Some, Not All, of The Best of Last Year will be a very late series of posts of music, film, and other things that stood out above even the most exceptional in 2014. A best of list with no specific order or reason, much like the site itself. Just a compilation of more recent things to enjoy.
Swans are not a band for the faint of heart. I don’t even think they’re a band for the most hardened music fans. For 30+ years (give or take a hiatus), Michael Gira has been expounding this slow building visceral sound that refuses to give in to simplicity. Their return to recording My Father Will Guide Me up a Rope to the Sky led to The Seer, a massive that was just under two hours of the darkest and most fascinating albums of 2012. To Be Kind at 10 tracks is a few minutes longer and darker. It’s a never ending void that means to take in everything that happens to come across it. There’s even a song inspired by Lars Van Trier’s Melancholia on here for god’s sake (“Kristen Supine”). Swans somehow one upped themselves and created an album that exists in a strange realm where apocalyptic darkness hides a sort of beauty that could only be birthed by the pain and fear it produces.
The opening track “Screen Shot” shambles along for a few seconds before building a body for itself, bit by bit adding new instruments are added to form the monstrous creature. It’s almost a spoken word piece listing of little actions of life, “Feed, breathe, touch, come”, before collapsing them away for an unrealistic utopia. “No pain, no death, no fear” Gira goes on, detaching these elements from life’s force before reaching more sinister removals of will, sleep, and dreaming. It’s a song at odds with itself, playing with your emotions until its final unabated repeating mantra flourishes, “Love! Now!/Breathe! Now!/Here! Now!”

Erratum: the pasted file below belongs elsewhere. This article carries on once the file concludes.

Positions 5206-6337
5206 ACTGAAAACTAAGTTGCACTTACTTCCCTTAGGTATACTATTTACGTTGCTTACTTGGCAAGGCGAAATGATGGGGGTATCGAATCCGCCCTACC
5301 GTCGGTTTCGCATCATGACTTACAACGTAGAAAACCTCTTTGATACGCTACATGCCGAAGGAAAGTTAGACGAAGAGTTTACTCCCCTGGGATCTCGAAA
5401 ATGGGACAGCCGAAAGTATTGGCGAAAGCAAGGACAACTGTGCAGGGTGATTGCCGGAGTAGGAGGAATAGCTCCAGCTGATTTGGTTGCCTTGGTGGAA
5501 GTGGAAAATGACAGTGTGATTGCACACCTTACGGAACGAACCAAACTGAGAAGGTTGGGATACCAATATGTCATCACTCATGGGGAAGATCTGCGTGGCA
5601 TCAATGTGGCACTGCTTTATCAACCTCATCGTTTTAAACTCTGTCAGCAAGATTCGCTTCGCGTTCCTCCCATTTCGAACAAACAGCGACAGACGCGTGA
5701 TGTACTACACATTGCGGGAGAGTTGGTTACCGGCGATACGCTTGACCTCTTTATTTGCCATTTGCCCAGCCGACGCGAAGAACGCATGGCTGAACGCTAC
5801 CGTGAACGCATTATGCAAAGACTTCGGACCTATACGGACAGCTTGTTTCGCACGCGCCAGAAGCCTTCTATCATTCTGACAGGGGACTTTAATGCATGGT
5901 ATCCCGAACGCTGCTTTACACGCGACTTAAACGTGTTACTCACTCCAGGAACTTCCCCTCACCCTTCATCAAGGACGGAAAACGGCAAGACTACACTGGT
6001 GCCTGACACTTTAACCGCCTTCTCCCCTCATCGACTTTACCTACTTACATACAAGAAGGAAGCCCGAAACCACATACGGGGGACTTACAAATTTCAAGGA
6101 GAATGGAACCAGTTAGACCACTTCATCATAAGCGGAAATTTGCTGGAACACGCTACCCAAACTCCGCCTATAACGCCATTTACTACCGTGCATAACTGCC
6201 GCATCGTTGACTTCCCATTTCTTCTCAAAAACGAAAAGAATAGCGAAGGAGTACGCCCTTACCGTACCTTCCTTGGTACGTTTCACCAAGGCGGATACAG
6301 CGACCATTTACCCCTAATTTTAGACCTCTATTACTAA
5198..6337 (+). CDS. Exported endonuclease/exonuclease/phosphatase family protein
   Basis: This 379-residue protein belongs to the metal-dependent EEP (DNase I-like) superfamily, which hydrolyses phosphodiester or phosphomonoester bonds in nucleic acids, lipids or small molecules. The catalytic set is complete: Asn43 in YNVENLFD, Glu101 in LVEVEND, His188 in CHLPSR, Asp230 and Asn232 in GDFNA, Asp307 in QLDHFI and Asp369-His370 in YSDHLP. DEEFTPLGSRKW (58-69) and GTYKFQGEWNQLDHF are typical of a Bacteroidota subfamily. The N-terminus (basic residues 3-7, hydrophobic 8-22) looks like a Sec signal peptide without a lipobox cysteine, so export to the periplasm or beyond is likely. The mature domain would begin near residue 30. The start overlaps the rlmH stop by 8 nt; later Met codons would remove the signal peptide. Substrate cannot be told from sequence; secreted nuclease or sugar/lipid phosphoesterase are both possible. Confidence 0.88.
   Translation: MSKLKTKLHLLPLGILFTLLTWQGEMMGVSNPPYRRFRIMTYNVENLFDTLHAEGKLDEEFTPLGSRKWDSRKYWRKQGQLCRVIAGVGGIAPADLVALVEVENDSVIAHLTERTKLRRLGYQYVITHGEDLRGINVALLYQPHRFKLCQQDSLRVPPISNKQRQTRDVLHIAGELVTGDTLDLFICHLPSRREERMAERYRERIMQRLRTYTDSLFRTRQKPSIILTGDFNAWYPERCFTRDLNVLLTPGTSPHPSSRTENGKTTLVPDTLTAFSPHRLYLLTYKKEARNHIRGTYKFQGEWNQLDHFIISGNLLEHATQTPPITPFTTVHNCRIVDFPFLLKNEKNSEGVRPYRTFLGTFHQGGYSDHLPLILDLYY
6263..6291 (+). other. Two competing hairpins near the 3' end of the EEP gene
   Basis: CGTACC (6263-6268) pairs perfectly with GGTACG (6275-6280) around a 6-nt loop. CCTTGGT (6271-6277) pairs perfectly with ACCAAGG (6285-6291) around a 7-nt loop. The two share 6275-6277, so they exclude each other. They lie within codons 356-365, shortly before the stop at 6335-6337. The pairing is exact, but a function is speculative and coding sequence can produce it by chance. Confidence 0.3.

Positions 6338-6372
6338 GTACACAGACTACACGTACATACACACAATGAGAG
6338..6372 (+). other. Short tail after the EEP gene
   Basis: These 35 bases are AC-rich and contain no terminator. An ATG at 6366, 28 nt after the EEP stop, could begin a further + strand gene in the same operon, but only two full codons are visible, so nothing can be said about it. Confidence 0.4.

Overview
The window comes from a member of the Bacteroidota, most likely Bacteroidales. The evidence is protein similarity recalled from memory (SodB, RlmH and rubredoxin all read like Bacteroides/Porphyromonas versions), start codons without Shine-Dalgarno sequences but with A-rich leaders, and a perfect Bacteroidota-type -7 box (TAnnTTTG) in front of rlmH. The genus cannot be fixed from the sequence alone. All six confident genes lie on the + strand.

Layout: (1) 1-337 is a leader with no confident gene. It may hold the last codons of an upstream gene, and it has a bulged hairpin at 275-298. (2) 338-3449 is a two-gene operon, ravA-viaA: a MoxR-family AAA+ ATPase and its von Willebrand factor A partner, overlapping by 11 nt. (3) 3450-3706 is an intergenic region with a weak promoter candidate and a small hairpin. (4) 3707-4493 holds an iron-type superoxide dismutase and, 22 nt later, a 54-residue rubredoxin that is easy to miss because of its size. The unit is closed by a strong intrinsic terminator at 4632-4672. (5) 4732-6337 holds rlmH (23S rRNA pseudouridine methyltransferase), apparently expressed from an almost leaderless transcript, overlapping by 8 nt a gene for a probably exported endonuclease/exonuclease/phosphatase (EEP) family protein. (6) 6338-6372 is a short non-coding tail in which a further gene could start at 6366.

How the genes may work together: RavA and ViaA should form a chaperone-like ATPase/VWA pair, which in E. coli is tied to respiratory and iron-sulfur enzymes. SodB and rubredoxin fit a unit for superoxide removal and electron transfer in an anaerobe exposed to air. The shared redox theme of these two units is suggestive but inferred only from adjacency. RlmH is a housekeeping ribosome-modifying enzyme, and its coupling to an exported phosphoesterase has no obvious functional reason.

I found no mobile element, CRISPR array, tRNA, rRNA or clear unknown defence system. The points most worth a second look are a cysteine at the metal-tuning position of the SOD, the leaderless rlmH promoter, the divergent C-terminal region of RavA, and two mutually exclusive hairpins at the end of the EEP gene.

The entire album can be summed up in these reoccurring moments of chanting, changing from time to time to illicit it’s unsurprisingly ambitious attempts to undermine the darkness inherent in the soundscapes. “Bring The Sun/Toussaint L’Overture” urges for freedom, camaraderie, and more love (in French and Spanish for 34 minutes no less). “Some Things We Do” has Annie Clark and Gira listing off things done as a pair before falling to that same sentiment introduced in the first track. “We love/We Love” the sing together in the final moments of the song. Over and over these sentiments are seen throughout the album, forcing themselves into existence. Ultimately this album is about those desires most needed in life, no matter how hard it may be to admit. Every song aches for love and looks for a connection beyond itself. The eponymous song finishes off the album with the hope of being discovered, “To be found in the sound of this room”. Despite being covered in angry guitars and pounding drums that quake the firmest of grounds, To Be Kind finds itself reaching out to the listener with open arms. It’s a scary and relentless plea that at times seems more violent and menacing than welcoming, but I assure you, it’s all in good faith. All this album wants is a hug and a listen and you should fucking give it few.